Many honest American families are facing the terrifying risk of losing their home, making payments on a mortgage greater than the value of their home, or have changing payments tided to adjustable rate mortgages. You don’t have to lose the benefits of home ownership.
In 2011, the Washington State Legislature passed the Foreclosure Fairness Act (FFA) which imposed new duties on lenders as prerequisites to non-judicial foreclosure. [See RCW 61.24.030 and .031 for prerequisites to sale].
Qualified homeowners/borrowers facing foreclosure are permitted under the FFA to request a mediation, during which they attempt to reach an agreement with
Chapter 7 bankruptcy is a liquidation bankruptcy. Technically this means that upon filing bankruptcy, the court appointed trustee liquidates the assets of your bankruptcy estate and sells them for the benefit of creditors. However, that sounds a lot worse than it really is. Most Chapter 7 bankruptcies are considered ‘non-asset’ cases. This means that the trustee makes a determination that there are no assets to be liquidated for the benefit of creditors.
A chapter 13 bankruptcy is also called a wage-earners plan, or reorganization. A Chapter 13 is used when you need to stop a foreclosure, reinstate a driver’s license, you earn too much money to qualify for a Chapter 7 bankruptcy. Perhaps you want to make your best efforts to pay off your creditors. A Chapter 13 bankruptcy may be for you. Chapter 13 is much more complicated than a Chapter 7.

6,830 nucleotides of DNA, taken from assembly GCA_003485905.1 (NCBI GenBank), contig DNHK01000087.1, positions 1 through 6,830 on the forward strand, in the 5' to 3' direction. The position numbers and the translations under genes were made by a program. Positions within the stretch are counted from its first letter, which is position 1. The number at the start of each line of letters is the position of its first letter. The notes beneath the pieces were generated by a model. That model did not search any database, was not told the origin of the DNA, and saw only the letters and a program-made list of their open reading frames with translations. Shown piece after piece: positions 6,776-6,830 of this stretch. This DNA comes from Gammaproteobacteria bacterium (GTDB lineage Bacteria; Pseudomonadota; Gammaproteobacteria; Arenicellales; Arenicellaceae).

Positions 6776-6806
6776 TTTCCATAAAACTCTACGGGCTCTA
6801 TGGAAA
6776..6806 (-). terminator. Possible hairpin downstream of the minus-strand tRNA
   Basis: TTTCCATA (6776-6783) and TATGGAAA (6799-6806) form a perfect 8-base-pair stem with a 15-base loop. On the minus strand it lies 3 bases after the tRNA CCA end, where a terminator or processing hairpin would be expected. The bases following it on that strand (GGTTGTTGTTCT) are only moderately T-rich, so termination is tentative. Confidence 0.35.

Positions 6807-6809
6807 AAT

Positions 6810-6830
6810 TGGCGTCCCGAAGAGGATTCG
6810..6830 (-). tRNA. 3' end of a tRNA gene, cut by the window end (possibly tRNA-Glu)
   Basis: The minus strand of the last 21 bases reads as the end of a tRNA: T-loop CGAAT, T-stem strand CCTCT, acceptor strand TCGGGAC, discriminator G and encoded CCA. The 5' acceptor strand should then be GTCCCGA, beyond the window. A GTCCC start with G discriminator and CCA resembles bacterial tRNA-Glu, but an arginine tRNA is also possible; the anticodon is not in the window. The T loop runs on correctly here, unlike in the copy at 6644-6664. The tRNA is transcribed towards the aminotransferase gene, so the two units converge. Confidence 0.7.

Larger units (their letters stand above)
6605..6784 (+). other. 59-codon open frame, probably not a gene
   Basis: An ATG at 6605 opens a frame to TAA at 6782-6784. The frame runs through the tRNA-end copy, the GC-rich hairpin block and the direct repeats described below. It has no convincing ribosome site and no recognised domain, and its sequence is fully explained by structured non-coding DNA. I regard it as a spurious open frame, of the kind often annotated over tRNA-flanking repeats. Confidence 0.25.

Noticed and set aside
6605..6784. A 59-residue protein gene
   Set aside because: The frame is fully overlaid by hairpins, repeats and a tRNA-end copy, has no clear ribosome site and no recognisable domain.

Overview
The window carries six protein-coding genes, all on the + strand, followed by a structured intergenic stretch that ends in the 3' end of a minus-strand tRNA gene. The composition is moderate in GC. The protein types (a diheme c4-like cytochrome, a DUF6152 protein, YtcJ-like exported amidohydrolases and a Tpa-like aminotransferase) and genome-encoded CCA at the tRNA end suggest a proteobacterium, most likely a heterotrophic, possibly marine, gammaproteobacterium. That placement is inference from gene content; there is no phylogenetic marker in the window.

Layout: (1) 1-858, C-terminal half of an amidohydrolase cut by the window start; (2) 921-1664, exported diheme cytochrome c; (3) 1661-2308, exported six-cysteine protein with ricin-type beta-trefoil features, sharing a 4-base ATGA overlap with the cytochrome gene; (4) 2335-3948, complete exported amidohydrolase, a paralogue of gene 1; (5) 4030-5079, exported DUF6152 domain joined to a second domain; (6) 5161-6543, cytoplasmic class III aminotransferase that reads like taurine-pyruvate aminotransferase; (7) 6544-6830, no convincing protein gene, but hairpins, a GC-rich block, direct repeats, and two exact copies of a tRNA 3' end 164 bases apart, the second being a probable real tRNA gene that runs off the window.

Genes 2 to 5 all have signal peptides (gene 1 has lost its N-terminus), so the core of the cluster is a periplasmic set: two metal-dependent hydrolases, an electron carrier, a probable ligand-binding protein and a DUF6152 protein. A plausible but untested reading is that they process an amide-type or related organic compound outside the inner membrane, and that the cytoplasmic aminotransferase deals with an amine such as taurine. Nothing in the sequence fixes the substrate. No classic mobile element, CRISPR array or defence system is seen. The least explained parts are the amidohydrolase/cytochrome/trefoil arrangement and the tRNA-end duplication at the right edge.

You qualify for our services if your income is within 400% of the poverty level.
NWCLC uses three basic criteria to determine whether a prospective client will receive assistance: the prospective client must be financially eligible for help based on the current Federal Poverty Guidelines, the type of case presented must be within NWCLC’s current case priorities, and the matter must be legally meritorious (meaning a “good case”).
By Bryan Adamson
The March 22 Oso mudslide was an unspeakable tragedy. As workers continue to search for still-missing loved ones, those who survived find themselves confronting a host of financial and legal uncertainties.
I have long wondered where our sense of obligation to represent indigent clients comes from. We do not do pro bono work because the bar requires or urges us to. We do so because life has dealt us a great hand. We have obtained an advance education tht so many of our citizens cannont achieve.